Saturday, July 14, 1990, an outing, organised by the Orkney Heritage Society and
the Royal Society for the Protection of Birds, landed a number of ferry passengers
on the uninhabited island of Eynhallow
for a short visit.
As usual the crew
counted the number of passengers upon disembarking. Eighty-eight visitors stepped
from the boat and onto the soil of the once magical island.
to the evidence from the crew, only 86 returned.
two missing passengers sparked off a massive air and sea search. Men from the
local police and coastguard scoured the island as well as the coastlines of the
To no avail. In the air a helicopter dispatched
by the Shetland Coastguard swept the area with their heat-sensing equipment but
nothing was found.
Needless to say the whole incident was
blamed on the ferry crew miscounting the number of passengers but at the time
the Chief Inspector of the Kirkwall Police was not so sure. "We have corroborative
statements from the crew Members...it's a strange one." he said.
you will see elsewhere on this site, the island of Eynhallow was once thought
to be the ancestral summer home of the Finfolk before
they were forced from it by farmer from Evie. Thereafter
the island was named "Eynhallow" from the Old Norse for "Holy Island".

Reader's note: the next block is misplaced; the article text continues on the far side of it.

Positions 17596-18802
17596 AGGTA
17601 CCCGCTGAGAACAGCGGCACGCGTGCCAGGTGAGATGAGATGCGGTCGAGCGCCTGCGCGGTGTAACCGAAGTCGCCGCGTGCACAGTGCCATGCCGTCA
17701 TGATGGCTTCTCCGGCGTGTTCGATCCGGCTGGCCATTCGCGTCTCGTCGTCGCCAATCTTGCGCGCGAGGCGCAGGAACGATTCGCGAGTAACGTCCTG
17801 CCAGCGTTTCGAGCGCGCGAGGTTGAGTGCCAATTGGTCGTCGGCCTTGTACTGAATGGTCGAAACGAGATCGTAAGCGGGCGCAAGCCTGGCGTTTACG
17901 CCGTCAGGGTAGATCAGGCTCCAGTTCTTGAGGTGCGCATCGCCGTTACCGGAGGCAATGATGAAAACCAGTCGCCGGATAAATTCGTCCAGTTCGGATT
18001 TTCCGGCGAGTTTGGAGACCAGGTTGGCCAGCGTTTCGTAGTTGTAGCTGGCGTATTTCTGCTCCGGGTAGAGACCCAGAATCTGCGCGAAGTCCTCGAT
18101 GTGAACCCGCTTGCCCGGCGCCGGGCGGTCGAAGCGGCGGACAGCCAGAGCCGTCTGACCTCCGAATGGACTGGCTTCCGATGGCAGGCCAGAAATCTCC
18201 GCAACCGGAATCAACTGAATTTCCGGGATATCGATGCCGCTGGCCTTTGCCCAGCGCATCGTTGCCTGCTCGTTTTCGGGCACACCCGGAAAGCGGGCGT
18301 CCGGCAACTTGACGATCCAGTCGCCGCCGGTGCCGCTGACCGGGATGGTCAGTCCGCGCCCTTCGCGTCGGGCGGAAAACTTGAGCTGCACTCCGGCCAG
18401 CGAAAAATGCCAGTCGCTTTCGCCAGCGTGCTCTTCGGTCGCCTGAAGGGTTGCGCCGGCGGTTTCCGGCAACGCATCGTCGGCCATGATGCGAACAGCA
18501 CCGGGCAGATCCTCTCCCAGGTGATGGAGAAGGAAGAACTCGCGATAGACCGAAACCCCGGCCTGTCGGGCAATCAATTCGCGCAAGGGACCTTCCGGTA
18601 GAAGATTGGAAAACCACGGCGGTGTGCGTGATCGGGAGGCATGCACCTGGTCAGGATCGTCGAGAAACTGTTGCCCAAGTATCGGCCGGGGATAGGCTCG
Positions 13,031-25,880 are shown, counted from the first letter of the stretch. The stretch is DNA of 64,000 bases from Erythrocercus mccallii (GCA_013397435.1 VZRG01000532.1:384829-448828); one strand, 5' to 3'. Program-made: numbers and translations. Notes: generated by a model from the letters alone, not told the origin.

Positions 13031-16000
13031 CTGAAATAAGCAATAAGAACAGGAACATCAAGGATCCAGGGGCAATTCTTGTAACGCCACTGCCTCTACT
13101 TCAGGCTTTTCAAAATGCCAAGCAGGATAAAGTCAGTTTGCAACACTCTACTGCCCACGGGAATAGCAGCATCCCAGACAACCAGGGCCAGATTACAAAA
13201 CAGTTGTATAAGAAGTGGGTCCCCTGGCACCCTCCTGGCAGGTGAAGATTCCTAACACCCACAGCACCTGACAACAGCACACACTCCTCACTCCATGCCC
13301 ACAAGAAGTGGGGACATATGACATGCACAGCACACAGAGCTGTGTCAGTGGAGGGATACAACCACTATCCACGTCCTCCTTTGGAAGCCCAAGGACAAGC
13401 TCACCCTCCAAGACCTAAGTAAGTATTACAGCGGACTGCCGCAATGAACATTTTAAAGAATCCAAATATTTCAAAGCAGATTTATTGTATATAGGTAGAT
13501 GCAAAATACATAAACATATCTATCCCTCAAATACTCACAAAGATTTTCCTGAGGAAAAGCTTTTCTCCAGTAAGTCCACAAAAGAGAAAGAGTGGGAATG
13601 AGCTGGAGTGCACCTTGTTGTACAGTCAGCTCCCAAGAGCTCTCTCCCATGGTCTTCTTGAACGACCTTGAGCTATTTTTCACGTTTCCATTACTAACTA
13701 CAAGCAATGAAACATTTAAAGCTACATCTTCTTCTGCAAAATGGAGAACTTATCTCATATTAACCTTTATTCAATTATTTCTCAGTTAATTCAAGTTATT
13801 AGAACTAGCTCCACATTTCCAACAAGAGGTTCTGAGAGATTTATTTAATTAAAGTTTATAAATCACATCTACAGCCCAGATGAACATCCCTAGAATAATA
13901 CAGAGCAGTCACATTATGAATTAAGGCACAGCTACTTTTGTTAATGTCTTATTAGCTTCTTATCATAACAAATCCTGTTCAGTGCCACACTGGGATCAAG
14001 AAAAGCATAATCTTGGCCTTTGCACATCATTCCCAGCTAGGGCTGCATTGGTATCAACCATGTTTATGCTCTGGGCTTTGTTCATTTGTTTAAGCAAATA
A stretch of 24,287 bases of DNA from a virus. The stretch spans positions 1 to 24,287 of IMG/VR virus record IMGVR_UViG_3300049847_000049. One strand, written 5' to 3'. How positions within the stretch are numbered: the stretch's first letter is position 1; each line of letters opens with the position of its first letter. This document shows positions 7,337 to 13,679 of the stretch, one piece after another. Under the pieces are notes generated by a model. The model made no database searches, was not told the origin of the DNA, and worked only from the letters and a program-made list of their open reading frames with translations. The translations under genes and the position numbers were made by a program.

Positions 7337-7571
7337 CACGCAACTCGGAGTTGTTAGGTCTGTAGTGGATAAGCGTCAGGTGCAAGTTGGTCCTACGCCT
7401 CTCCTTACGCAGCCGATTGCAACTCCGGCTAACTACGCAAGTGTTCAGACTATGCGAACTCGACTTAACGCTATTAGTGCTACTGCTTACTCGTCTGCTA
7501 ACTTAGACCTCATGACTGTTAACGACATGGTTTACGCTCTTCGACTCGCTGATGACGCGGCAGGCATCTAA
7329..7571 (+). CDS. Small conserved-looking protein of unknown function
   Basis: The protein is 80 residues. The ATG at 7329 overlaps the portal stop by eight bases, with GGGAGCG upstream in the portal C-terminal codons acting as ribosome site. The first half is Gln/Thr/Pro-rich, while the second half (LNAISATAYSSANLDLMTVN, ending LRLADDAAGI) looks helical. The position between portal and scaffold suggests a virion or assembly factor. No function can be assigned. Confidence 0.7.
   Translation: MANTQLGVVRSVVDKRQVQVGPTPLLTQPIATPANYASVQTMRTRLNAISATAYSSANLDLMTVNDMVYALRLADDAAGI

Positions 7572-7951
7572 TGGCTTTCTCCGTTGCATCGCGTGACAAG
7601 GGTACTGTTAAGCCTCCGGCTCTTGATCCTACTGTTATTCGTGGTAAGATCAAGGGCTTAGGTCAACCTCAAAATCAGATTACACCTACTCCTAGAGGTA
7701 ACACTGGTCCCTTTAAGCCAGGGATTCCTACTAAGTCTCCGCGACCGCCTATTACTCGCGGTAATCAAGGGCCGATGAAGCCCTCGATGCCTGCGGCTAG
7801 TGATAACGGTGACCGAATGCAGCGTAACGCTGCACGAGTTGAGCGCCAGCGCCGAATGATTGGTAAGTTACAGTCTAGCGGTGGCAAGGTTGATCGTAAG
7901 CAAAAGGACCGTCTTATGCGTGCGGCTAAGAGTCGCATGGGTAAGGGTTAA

Eyhallow incident had some of the older Orcadian folk murmuring about the old
ways and whether the missing "tourists" might actually be none other
than Finmen returning to their ancient home.
sat together and discussed whether the missing passengers had perhaps been stolen
away by the sea dwellers, for as they knew already, a Finwife
was destined to grow old and repulsive unless she could obtain a human husband.
The husband did not necessarily have to be a willing partner.
mystery was never solved.
But whatever happened, the Eynhallow
incident served to prove that although it may seem that the people of Orkney have
been swamped by the modern magic of television, radio, cinema and video, the islands'
ancient lore remains - bubbling just out of sight beneath the surface of everyday
There, it is remembered and, to a certain extent, still